Road Trip to America’s Largest Sea Lion Cave

Follow Highway 101 eleven miles north of downtown Florence, Oregon and you’ll find yourself on top of America’s largest sea lion cave.

Main EntranceThe site of Sea Lion Caves, a privately owned wildlife preserve and bird sanctuary, the caves are the year-round home to the Stellar sea lion, a near threatened species of sea lion that lives in the northern Pacific ocean.

Oregon CoastOwned and operated by the same family since 1932, Sea Lion Caves is not a zoo. The animals are protected, but they come and go and spotting a sea lion is not guaranteed (but in the winter months, the odds are in your favor).

The cave itself has a two-acre floor area and a vaulted dome that is about 125 feet high. 1000 feet separate the rear of the main chamber to the sea level opening (which varies based on the tide).

Where to Stay

Find family-friendly accommodations in Florence, Oregon from traditional hotels to private vacation rentals through

We visited the Sea Lion Caves in April, just missing the gray whale migration passing by Oregon on the way to Arctic feeding areas—as many as 16,000 gray whales make the journey each year, but you might see a mom and her calf who stayed to feed for the season.

Mouth of CaveOpen 363 days a year, Sea Lion Caves welcomes visitors between 9AM and 5PM (parking is located on both sides of 101 with overflow parking and plenty of room for busses and RVs). Adults pay $14, seniors pay $13, kids age 5-12 are $8, and kids four and under are free. We had a complimentary family pass, but would have otherwise spent $52 on just admission for our family of two adults and three kids.

The visit entails a walk down stairs and a sloped, paved, walkway to an elevator that descends twelve stories down to just above the cave floor. While you walk, look for sea lions feeding and playing in the surf as well as the aforementioned whales.

Down InclineOne of the main reasons for our visit was to scope out the location in advance of coming back with a grannie in tow. Fortunately, we were able to witness a senior citizen easily maneuver the steps and 10-20% grade (read the accessibility paragraph here)

Sea Lion Cave VerticleNow, as you might expect, the sea lion caves basically smell like sea lions and dead fish. The scent was manageable, but if you are pregnant and prone to morning sickness, consider this my PSA. The viewing area consists of a two-level tiered platform behind a wire barricade (protecting man from animal, and vice versa). Flash photography is not prohibited. The sea lions were plentiful and loud during our visit –the experience is fairly awesome.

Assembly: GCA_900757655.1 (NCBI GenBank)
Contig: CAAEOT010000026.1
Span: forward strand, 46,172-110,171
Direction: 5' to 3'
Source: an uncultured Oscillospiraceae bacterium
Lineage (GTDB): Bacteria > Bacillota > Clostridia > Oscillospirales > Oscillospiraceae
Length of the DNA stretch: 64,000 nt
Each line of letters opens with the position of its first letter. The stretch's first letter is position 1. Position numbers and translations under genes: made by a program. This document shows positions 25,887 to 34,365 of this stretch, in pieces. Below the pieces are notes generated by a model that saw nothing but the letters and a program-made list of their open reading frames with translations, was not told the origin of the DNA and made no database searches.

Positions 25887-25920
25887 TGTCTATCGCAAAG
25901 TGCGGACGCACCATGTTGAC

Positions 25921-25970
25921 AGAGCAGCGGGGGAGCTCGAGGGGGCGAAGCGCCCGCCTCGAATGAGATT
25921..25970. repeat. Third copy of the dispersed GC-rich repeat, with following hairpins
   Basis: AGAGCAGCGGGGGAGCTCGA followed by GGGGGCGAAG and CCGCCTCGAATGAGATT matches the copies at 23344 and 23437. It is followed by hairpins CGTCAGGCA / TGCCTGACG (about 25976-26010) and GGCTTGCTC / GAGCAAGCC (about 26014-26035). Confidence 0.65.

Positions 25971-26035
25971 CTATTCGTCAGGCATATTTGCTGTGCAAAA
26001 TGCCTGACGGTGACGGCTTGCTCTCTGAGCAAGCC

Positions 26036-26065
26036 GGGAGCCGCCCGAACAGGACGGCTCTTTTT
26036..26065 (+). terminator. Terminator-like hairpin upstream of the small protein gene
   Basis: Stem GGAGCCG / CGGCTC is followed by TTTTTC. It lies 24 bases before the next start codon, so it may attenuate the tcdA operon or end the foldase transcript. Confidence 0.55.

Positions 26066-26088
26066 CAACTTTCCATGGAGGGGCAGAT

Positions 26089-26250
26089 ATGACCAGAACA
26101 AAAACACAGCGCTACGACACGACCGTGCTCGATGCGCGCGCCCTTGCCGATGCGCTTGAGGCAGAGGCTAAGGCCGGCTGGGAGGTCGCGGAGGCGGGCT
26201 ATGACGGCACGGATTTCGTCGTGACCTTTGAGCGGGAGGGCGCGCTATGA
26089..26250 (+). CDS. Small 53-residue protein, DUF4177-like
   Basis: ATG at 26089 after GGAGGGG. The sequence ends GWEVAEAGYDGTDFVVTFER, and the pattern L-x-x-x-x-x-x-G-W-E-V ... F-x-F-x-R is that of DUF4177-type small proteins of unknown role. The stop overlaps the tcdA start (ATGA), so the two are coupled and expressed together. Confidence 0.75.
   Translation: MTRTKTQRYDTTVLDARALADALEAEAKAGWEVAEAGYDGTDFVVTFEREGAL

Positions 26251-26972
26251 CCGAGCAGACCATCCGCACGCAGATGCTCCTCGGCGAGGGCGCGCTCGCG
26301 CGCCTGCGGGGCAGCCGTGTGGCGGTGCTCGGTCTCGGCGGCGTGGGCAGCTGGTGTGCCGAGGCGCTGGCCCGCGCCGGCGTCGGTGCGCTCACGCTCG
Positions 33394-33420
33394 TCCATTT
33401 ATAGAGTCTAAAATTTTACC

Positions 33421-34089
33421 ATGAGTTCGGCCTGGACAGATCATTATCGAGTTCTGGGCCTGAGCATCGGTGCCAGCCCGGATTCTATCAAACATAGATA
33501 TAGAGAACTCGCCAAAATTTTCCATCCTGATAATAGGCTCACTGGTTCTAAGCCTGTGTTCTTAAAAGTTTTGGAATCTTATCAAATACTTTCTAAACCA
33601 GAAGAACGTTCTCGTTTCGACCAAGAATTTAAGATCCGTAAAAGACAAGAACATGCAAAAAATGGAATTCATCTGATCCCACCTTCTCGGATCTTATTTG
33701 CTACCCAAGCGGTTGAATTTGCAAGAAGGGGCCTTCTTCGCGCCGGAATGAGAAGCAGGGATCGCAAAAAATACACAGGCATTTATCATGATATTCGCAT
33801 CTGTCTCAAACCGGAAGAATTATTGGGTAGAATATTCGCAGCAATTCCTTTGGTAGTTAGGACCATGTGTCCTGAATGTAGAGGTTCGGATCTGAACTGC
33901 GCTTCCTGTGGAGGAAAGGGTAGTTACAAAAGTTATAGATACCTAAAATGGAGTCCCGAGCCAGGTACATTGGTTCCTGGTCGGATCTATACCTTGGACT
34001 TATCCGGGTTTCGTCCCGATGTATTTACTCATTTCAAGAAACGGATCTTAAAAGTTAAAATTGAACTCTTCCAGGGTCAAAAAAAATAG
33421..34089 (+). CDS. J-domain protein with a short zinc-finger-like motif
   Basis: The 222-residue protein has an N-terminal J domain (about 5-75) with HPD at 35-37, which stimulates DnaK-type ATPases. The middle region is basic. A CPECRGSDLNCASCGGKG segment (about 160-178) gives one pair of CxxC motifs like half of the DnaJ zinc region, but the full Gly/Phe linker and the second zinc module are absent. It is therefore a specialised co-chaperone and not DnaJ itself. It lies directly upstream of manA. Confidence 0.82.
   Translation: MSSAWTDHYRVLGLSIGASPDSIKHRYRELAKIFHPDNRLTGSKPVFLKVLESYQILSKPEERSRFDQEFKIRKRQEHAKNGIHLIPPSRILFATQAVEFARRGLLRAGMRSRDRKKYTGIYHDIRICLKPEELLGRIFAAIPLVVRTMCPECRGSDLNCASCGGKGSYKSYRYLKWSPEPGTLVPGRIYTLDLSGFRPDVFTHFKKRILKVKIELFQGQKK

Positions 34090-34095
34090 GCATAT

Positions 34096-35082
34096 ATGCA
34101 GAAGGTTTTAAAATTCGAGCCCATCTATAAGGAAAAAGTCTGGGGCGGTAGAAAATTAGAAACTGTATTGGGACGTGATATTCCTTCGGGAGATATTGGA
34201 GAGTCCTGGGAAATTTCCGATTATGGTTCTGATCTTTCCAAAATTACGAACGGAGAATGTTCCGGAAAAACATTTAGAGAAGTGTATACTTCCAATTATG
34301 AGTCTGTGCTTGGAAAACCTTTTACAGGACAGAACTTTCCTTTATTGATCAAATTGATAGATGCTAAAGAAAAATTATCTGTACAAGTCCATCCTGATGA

Sea Lion Cave HorizontalWe did not watch the six minute video on the subjects of sea lions and how the cave was formed (mostly because the small theater was already full and six minutes of peace is too much to ask when you have elementary-age boys).

PosterIn the opposite direction of the viewing area, visitors are welcome to climb 63 wooden steps to the location of the original (pre-elevator) cave entrance. In the distance you may see Heceta Head Lighthouse, one of the most photographed lighthouses in America. During our visit, the stairs were slick and water was dripping on us from the cave ceiling.

Original EntranceAfter a short wait for the elevator (there’s only one and a line can form in both directions) we reversed the journey to the gift shop. Truly a highlight of our visit was purchasing popcorn for $2 a bag; popcorn is allowed down in the caves but we opted to keep the mess in our car. Otherwise, you can find books, stuffed animals, magnets, and typical souvenirs.

PopcornIn general, we enjoyed our visit to Sea Lion Caves and are glad to cross the experience off our Oregon travel bucket list. For our family, the only downside was the admission cost versus the overall length of time spent observing the sea lions.

About the Author

Julie Henning
Julie Henning is a freelance writer and journalist based out of Eugene, Oregon. She is a member of the Society of American Travel Writers and owner of the family-travel website She is a recent past member of the Midwest Travel Writers Association and the Association for Great Lakes Outdoor Writers. Julie is the Oregon Coast destination specialist for Bindu Media, an itinerary-focused website launching in Spring 2016 and featuring the work of 200+ professional, indie travel writers. Julie has been published in the Milwaukee Journal Sentinel, the Wisconsin State Journal, The Daily Journal (Kankakee, Illinois), the Rochester Post Bulletin, Wisconsin Natural Resources (DNR) Magazine, Sustainable Chicago Magazine, Group Tour Magazine, Student Group Tour Magazine, Silent Sports Magazine, Intercom Magazine,, and FTF Geocacher Magazine. Julie has appeared on Wisconsin Public Radio, Ohio Public Radio, and KCBX FM Central Coast Radio and is an affiliate producer with the Journeys of Discovery with Tom Wilmer, a National Public Radio travel podcast. She has blogged for, Travel Oregon, and VISIT Milwaukee. Julie travels with her three kids and black lab as much as possible and lives by the motto, "Not all who wander are lost." Check out some of her best work at